Defenders of the Faith: Christianity and Islam Battle for the Soul of Europe, 1520-1536
By James Reston Jr.
Published in July 2010
Thibault’s Score: 4/5
Defenders of the Faith covers the intertwined lives of Holy Roman Emperor Charles V and Ottoman Sultan Suleiman the Magnificent.
The book is history, but is written like an adventure novel. This makes reading it very easy. It is accessible to everyone, regardless of your knowledge of history, and has a lot of fascinating information in it. It has the tone, pacing, and intrigue that you would expect from a thriller. I could easily see this book being adapted into a Netflix mini-series.
Charles the V was likely the most unfortunately lucky ruler in European history. Because of a fluke of lineage, he found himself holding several simultaneous positions at once: King of Burgundy, King of Spain, Archduke of Austria, and Holy Roman Empire. As a result of the fact that he held all of these titles simultaneously, his reign marked the first time that a monarch ruled a mostly united Europe since the time of collapse of Western Roman Empire.
A small handful of remaining nations resisted his rule - notably France and England. His early rule would be marked by desperate attempts to diplomatically mollify, and later militarily pacify, these two troublemakers. His troubles would only increase when Martin Luther sparked the protestant reformation which would plunge Charles’ domain into civil war. The religious wars would culminate in a rogue army of his illegally sacking Rome and abducting the Pope, causing even more trouble. Finally, he would go to war with the Ottoman Turks on several fronts ranging from Morocco, to Spain, to the coasts of Italy, to Austria, to Greece.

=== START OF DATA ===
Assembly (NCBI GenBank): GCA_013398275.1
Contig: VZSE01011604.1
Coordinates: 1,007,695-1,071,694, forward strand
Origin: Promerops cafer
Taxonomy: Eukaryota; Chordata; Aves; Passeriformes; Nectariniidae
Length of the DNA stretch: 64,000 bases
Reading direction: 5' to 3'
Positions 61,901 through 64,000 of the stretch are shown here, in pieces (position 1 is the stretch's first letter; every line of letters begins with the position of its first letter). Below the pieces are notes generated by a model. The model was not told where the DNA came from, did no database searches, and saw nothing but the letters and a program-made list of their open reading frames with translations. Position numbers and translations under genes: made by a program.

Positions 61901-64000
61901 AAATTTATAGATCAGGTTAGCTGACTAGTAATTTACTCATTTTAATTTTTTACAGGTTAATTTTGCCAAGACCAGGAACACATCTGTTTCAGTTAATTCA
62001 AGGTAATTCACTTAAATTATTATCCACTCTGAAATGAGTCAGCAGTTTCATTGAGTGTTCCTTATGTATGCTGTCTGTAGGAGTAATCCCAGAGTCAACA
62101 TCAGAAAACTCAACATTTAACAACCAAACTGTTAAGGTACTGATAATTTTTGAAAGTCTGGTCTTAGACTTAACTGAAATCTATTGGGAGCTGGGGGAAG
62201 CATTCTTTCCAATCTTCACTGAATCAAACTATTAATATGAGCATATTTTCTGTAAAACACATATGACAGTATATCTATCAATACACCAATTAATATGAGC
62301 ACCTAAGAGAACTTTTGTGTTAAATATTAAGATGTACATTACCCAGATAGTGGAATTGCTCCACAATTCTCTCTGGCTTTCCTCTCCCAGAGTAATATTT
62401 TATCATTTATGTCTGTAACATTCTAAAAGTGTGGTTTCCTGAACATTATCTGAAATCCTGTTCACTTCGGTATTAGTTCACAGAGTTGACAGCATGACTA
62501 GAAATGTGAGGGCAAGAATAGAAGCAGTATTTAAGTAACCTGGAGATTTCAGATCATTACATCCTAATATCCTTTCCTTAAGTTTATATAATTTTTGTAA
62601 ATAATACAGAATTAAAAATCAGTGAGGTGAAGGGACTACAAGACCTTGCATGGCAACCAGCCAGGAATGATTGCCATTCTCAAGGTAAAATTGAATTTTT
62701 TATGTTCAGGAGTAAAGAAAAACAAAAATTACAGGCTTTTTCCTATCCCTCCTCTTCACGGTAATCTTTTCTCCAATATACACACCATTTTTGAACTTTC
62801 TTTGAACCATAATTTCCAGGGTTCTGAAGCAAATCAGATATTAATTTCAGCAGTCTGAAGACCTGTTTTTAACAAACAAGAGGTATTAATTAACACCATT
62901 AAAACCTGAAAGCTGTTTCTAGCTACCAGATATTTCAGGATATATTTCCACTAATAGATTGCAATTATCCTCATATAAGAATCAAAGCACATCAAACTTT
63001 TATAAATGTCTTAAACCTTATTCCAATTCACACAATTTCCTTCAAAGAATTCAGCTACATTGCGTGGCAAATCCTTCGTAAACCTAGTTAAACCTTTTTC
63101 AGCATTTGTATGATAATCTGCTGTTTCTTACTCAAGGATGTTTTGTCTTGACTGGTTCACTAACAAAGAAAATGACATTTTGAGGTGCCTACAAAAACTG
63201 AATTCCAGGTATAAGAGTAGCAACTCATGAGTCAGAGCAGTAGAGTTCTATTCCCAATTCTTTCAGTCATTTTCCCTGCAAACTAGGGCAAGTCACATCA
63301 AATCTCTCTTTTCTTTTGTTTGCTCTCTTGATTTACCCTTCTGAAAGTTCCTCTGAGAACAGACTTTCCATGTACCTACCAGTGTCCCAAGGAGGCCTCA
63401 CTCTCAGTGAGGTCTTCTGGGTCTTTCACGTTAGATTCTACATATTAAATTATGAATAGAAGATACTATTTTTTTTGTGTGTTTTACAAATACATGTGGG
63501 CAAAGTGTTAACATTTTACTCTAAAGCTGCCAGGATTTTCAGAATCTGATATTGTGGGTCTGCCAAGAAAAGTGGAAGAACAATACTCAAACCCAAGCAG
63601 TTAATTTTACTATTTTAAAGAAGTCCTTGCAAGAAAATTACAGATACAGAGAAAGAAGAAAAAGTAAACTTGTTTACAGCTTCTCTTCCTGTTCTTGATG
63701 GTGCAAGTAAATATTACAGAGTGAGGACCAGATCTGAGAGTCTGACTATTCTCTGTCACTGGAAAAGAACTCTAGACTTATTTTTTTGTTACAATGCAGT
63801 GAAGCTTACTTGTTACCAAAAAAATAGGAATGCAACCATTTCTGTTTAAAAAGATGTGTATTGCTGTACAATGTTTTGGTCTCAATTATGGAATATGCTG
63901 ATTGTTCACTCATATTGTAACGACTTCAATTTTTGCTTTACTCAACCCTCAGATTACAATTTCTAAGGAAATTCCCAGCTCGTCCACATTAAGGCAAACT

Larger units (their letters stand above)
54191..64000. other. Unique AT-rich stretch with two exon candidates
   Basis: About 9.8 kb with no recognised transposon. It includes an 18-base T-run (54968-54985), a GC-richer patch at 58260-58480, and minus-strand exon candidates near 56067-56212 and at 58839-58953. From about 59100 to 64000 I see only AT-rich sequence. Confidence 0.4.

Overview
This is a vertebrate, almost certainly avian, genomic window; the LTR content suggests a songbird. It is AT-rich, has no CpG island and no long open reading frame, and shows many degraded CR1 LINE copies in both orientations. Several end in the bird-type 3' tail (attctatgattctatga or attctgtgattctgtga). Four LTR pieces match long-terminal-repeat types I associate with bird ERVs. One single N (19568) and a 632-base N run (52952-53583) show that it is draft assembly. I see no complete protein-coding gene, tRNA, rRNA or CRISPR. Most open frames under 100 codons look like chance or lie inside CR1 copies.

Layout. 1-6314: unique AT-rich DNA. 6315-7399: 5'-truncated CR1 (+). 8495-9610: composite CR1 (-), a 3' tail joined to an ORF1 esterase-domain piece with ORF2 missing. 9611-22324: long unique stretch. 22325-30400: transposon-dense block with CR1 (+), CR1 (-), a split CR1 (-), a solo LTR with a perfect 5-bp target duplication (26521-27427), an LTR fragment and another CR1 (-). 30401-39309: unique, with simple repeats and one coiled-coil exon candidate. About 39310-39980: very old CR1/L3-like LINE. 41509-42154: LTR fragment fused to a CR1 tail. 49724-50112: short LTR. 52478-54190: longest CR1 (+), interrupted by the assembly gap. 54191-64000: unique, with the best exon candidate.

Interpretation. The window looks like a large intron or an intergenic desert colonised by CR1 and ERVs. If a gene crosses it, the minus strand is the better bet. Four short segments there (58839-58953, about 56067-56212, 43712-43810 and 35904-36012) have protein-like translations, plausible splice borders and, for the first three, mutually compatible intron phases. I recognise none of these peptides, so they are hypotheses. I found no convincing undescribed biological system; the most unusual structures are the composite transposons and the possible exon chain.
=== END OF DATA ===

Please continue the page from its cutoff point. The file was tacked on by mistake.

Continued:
His counterpart, Suleiman the Magnificent, inherited a united realm and powerful centralized government from his tyrant father Selim the Grim. The Ottomans had two major historical enemies: the Mamluks in Egypt and the Levant, and the Shia Safavid Persians. The Mamluks had been fully conquered by his father Selim, and integrated into the Ottoman state. The Shia had been defeated, and Shia civilians had been genocidally suppressed.
Unlike Charles V, Suleiman ruled a mostly united state. He wielded unquestioned authority. His reign would mark the apogee of the Ottoman Empire, and his death would mark the beginning of its slow decline. Suleiman, and his father Selim, would head a unified tyrannical state that would only be surpassed by the likes of France under Napoleon, Germany under Hitler, or the Soviet Union under Stalin.
In the clash between the shattered European realm, and the united Ottoman Empire, Charles V was the underdog. Despite all the challenges that were thrown against him, Charles the V would persevere against all odds, successfully defending Europe.
This book won’t give you any profound insights into the nature of European history. It will not fundamentally rewrite your understanding of the relationships between different nations. It will not help you master current day politics or economics. For that kind of historical read, you might want to pick up some of the other titles that I have recently reviewed. But if you are looking for a light, educational, and entertaining historical read, then I recommend this book.
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